Students were “running just as fast as they can” Tuesday to see a long-lost teeny-bopper heroine perform again.

After a decade out of the limelight, Tiffany, of “I Think We’re Alone Now” fame, performed songs for approximately 500 students in Storke Plaza at noon and took on a large line of autograph-thirsty fans for over an hour afterward.

The following excerpts are from an interview with Tiffany following her performance.

Nexus: What made you decide to come back?

Tiffany: I’ve never really not wanted to sing before, and I’ve wanted to ever since I was a little girl. It was just a matter of time. … I wanted to take time and have my son and not be rushed. It was about finding the outlet. I’ve worked on a lot of different things, tried a lot of other styles, but I kind of fluctuated a bit. I didn’t even know I was making an album until we were just rolling with it a little bit.

What happened 12 years ago when you left the music scene?

Music was changing, and as much as I like dancing, I didn’t really want to be a dancer, so I guess I just grew out of it. I noticed that things were changing, and instead of just trying and putting out albums and failing, I said, ‘reassess what you’re doing,’ and I changed management at that time. I had some personal problems with my parents. It was never about the business or the fans or anything; I didn’t get burnt out on that.

What have you been doing in the meantime?

In ’92 I had my son. And in ’93-94 I was just busy being a mom, and then in ’94 I released an album called Dreams Never Die, only for Asia, and then I toured around a little bit. In ’95 I was performing in Vegas on the Dreams Never Die album, and in ’96 I moved to Tennessee, and I was there for ’96-97, and in ’98 I started to really work on myself as a songwriter. I’ve been doing it since ’94. I really started seriously trying to write in ’94, and in ’98 I pretty much moved back to L.A., moved back home – my parents were here – and everyone was pretty old.

What do you think of the ‘old Tiffany’ image from 1988?

It’s so strange because it’s been so many years. I remember a lot, all the traveling and stuff like that, but being the fashion and everything that I did back then, I’m not even the same person.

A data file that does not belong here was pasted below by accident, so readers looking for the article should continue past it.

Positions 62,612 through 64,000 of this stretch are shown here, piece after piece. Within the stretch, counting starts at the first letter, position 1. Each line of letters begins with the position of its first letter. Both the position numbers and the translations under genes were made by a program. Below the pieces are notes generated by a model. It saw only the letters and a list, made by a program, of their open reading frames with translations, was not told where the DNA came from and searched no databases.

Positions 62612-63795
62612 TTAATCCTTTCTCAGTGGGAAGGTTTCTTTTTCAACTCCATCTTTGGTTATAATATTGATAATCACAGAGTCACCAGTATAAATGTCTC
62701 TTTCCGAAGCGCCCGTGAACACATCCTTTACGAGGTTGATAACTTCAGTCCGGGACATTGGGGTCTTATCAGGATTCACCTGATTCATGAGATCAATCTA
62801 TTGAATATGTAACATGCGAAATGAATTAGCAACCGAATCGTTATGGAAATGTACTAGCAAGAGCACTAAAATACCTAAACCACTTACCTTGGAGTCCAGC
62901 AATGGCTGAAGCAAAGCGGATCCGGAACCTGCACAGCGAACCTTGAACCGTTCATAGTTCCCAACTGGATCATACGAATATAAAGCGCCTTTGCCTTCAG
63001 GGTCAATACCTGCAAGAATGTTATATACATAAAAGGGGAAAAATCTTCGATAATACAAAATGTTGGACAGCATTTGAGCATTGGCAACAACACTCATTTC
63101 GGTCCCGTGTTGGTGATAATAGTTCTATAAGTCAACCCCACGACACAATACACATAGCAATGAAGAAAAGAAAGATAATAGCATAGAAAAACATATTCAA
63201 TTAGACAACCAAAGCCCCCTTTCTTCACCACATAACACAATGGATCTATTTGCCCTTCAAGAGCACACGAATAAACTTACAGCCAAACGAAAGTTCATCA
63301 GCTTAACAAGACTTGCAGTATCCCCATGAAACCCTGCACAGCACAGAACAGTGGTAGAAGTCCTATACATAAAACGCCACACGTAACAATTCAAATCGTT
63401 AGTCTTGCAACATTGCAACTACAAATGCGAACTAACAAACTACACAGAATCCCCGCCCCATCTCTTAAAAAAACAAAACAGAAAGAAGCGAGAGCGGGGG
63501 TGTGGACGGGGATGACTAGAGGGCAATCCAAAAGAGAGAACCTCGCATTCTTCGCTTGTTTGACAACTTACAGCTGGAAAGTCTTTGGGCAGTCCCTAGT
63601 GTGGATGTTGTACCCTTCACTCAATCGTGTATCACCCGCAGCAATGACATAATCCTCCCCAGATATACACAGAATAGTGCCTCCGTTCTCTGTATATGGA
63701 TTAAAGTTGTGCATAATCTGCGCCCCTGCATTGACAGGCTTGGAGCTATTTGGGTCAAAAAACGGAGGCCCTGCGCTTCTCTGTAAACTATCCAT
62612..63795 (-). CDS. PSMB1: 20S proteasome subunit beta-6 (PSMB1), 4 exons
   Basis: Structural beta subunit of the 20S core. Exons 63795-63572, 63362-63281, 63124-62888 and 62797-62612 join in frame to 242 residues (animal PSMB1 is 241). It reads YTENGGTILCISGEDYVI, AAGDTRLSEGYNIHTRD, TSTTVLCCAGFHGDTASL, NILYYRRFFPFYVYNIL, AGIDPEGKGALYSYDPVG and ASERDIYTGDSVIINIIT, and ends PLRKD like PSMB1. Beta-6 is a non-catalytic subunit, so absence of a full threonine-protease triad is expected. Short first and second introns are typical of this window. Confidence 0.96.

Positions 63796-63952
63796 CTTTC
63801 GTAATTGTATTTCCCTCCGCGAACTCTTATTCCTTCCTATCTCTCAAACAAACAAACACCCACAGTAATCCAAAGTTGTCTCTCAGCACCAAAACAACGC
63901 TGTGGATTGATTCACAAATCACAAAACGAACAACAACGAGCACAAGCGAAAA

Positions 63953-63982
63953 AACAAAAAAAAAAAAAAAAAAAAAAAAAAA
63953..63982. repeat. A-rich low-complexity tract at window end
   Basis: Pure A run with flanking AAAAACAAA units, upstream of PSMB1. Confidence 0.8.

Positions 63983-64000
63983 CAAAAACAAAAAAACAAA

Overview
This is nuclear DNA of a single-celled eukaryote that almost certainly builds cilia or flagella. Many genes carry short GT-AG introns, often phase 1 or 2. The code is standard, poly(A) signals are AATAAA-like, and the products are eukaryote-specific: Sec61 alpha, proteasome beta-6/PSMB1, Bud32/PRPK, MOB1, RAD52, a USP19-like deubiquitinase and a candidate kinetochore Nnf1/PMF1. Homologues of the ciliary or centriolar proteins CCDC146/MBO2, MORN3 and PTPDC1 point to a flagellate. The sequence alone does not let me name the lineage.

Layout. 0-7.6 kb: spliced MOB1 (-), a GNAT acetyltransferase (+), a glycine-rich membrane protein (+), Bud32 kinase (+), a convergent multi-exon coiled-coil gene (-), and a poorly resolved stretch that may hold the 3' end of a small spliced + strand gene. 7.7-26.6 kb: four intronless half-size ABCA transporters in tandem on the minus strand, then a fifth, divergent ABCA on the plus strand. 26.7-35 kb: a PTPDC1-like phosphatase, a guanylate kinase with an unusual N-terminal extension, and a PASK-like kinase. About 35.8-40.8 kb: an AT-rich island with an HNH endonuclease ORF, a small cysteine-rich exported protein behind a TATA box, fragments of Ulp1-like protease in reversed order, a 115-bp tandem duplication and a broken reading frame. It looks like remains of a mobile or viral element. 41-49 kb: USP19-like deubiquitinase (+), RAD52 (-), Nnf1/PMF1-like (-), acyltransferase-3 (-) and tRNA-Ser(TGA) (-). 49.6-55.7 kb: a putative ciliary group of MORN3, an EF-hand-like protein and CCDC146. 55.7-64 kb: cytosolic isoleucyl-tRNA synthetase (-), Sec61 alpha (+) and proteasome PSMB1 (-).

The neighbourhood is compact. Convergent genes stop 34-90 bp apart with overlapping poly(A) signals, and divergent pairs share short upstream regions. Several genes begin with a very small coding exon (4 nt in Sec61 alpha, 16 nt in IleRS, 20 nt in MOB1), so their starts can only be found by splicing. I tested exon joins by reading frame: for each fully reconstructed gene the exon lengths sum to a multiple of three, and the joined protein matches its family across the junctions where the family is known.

Do you like that old image?

I think that’s exactly who I was back then, I was pretty low-key. I wasn’t about hair and makeup. I was just jeans and a T-shirt. I don’t do a lot of cheesy cornball kind of stuff – I try not to, but there were times that they put holes in my jeans, for the album, and I wasn’t into that – wearing the pretty hats and all. That just wasn’t me. I think I was more annoyed later on, because they started to elaborate on that image, and I was like, ‘okay, we’re getting a little crazy here.’ I wanted to grow up and do something different with my hair and that was pretty much the first struggle I had in my career.

How do you feel about your current fan base?

It’s very eclectic … it ranges from 40 to 6 years old. I think people can relate to my songs; either they just like the music or it’s a lyric or they like the way I sing. Of course, that’s impressing me, and it’s a goal I have. I didn’t really set out to do an album to impress anyone; I did an album I was happy with, and that I felt comfortable with, and I kind of had to start there.

Were you ever embarrassed about the 1988 Tiffany?

Not of “I Think We’re Alone Now” or “Could’ve Been” or “All This Time” but there were other songs that, to me, I just thought there were better songs out there. It got to the point where we just had to rush an album, and there was a lot of times that I just wasn’t digging those songs. … They were OK, but three or four months later I grew out of them, and they felt awkward to me. I know that a lot of fans like them. … There were just a lot of struggles behind the scenes.

I’ve been told that back in 1988 you were supposed to do a concert at Santa Barbara High School – apparently they won some contest, but you never showed up. The rumor was that you ran away; what really happened?

I remember that only because in 1990 I was doing a radio interview, and I was talking to someone there, and they were really pissed off about it, and I had no clue. When I hung up the phone I was so embarrassed that I researched what had happened and, you know, a lot of times, the artist doesn’t know that people have overbooked them, and that’s exactly what happened – they overbooked me. That came through my management and the record label. So I had no idea about this. I kind of took the fall on that – I never showed because I never knew about it. … I’ve never missed a performance unless I was really sick or because of something stupid like that, being overbooked.